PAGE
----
The Yang di-Pertuan Agong appoints the Yang di-Pertua Negeri, or Governors, of the states of Penang, Malacca, Sabah and Sarawak acting in his discretion after having considered the advice of the states Chief Minister. In addition, the Yang di-Pertuan Agong is the Head of Islam in the four states ruled by appointed Governors, the three federal territories as well as his own state.
In August 1957, having rejected the suggested title of Yang di-Pertuan Besar in favour of Yang di-Pertuan Agong, the Council of Rulers met to vote the first occupant of the throne. By seniority, Major-General Sultan Ibrahim (Sultan of Johor), having succeeded as sultan in 1895, was the most senior, but he declined election due to old age (he was then 84).
The next in line, Sultan Abu Bakar (Sultan of Pahang), who succeeded in 1932, also declined nomination. The next most senior Ruler, Tuanku Abdul Rahman of Negeri Sembilan, having succeeded to his state throne in 1933, was accordingly elected.
Those present at the first election were:
- Sultan Abu Bakar Riayatuddin Al-Muadzam Shah ibni Almarhum Sultan Abdullah Al-Mutassim Billah Shah (Sultan of Pahang; 1932–1974)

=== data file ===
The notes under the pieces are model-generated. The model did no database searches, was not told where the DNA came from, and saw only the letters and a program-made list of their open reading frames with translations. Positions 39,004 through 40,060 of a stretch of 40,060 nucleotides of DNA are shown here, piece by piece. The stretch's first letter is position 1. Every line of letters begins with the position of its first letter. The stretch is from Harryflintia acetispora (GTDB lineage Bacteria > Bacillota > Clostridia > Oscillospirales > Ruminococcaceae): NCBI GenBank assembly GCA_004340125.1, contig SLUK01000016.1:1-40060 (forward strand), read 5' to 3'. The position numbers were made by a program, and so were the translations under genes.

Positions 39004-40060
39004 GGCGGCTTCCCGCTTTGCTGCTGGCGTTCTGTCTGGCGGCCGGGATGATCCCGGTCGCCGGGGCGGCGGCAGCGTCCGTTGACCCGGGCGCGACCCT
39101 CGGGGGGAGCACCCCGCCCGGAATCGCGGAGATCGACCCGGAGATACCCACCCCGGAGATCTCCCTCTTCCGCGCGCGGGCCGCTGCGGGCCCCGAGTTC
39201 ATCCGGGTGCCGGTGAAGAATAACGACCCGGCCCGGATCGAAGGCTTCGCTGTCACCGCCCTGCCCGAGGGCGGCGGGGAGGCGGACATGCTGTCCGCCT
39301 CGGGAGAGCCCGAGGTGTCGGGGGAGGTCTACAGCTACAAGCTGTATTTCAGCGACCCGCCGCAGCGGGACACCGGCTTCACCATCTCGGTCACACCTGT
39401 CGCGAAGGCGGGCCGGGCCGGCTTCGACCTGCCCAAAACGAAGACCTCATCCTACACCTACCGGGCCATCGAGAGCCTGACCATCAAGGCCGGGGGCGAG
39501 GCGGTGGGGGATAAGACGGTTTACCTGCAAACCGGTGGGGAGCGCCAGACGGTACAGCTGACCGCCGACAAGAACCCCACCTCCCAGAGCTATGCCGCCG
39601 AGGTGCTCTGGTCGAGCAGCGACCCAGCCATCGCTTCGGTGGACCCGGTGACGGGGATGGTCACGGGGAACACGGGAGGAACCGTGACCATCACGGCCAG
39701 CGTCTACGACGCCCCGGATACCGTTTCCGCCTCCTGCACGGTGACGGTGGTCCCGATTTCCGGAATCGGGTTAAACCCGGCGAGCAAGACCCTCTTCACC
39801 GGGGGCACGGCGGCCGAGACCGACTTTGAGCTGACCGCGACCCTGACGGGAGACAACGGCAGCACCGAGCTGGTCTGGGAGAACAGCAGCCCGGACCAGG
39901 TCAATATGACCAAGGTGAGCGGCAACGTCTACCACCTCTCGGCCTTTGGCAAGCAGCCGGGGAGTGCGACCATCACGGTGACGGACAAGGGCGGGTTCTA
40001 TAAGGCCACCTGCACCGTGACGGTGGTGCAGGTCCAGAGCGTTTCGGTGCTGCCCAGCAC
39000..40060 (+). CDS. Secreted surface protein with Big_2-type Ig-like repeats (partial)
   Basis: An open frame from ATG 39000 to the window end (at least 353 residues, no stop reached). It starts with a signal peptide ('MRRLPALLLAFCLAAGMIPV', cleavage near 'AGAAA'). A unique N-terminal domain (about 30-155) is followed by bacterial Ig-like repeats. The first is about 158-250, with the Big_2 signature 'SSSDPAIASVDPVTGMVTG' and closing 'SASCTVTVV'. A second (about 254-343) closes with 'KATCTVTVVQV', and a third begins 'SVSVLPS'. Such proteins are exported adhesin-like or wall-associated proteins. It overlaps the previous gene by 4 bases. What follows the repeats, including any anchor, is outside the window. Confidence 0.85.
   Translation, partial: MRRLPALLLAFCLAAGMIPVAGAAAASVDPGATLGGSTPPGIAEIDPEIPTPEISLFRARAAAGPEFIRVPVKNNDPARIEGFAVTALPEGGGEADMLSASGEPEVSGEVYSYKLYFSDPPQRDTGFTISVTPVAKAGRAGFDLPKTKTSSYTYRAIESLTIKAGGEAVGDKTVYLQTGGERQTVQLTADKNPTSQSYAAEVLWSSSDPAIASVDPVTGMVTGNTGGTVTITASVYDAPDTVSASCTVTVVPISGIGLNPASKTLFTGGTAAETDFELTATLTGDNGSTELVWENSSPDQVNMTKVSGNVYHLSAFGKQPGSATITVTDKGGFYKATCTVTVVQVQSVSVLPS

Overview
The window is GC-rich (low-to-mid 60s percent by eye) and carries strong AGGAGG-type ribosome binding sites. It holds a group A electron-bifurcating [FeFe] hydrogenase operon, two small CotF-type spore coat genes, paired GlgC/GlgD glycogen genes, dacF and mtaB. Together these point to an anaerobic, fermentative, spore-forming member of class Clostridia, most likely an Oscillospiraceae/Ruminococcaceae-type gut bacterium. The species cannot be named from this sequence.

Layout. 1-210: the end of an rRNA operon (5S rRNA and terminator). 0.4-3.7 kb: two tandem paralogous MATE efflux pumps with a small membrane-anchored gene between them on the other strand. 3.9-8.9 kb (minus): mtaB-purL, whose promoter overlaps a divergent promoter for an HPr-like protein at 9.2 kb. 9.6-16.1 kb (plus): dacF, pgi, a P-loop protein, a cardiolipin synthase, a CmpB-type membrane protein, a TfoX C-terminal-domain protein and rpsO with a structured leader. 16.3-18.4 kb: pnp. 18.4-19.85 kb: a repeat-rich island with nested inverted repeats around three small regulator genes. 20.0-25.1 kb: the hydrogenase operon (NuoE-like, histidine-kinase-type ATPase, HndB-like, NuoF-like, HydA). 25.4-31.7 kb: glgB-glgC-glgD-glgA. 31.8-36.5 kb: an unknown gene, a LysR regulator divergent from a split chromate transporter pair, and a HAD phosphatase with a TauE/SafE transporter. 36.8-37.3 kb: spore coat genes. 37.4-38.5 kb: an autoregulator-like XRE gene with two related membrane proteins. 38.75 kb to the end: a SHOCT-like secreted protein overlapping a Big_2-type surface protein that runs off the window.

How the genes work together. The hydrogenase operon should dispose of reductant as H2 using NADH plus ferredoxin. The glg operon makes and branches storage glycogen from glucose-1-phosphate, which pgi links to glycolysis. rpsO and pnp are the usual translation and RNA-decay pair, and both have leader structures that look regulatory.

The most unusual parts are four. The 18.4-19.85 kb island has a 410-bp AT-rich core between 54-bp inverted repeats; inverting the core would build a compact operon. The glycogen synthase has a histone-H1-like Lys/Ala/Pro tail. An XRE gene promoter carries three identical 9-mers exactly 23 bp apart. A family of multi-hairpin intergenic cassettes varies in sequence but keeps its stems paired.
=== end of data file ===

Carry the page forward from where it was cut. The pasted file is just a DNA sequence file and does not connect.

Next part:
- Tuanku Abdul Rahman ibni Almarhum Tuanku Muhammad (Yang di-Pertuan Besar of Negeri Sembilan; 1933–1960)
- Sultan Hisamuddin Alam Shah Al-Haj ibni Almarhum Sultan Alaeddin Sulaiman Shah (Sultan of Selangor; 1938–1942, 1945–1960)
- Sultan Badlishah ibni Almarhum Sultan Abdul Hamid Halim Shah (Sultan of Kedah; 1943–1958)
- Sultan Ibrahim Petra ibni Almarhum Sultan Muhammad IV (Al-Sultan of Kelantan; 1944–1960)
- Tuanku Syed Putra ibni Almarhum Syed Hassan Jamalullail (Raja of Perlis; 1945–2000)
- Sultan Ismail Nasiruddin Shah ibni Almarhum Sultan Zainal Abidin III (Sultan of Terengganu; 1945–1979)
- Sultan Yusuf Izzudin Shah ibni Almarhum Sultan Abdul Jalil Nasruddin shah (Sultan of Perak; 1948–1963)
- Tunku Ismail ibni Sultan Ibrahim (Crown Prince or Tunku Mahkota of Johor; later Sultan 1959–1981)
 Order of states
After the first cycle of nine Yang di-Pertuan Agong (1957–1994), the order among the eligible, all peninsular, state rulers has followed the order established by that cycle, namely:
- the Yang di-Pertuan Besar of Negeri Sembilan (itself an elective monarchy)
- the Sultan of Selangor
- the Raja of Perlis
- the Sultan of Terengganu
- the Sultan of Kedah
- the Sultan of Kelantan
- the Sultan of Pahang
- the Sultan of Johor
- the Sultan of Perak
 List of Yang di-Pertuan Agong
The following Rulers have served as Yang di-Pertuan Agong:
|1||Abdul Rahman||Negeri Sembilan||1957–1960||1895||1960|
|2||Hisamuddin Alam Shah||Selangor||1960||1898||1960|
|4||Ismail Nasiruddin Shah||Terengganu||1965–1970||1907||1979|
|5||Abdul Halim Mu'adzam Shah||Kedah||1970–1975||1924|
|7||Ahmad Shah Al-Mustain Billah||Pahang||1979–1984||1930|
|9||Azlan Muhibbuddin Shah||Perak||1989–1994||1928|
|11||Salahuddin Abdul Aziz||Selangor||1999–2001||1922||2001|
|13||Mizan Zainal Abidin||Terengganu||2006–||1962|
 See also
 External links
- Malaysian Parliament's Yang diPertuan Agong page.
- Malaysia National Library's Yang di-Pertuan Agong page.
- WorldStatesmenda:Yang di-Pertuan Agong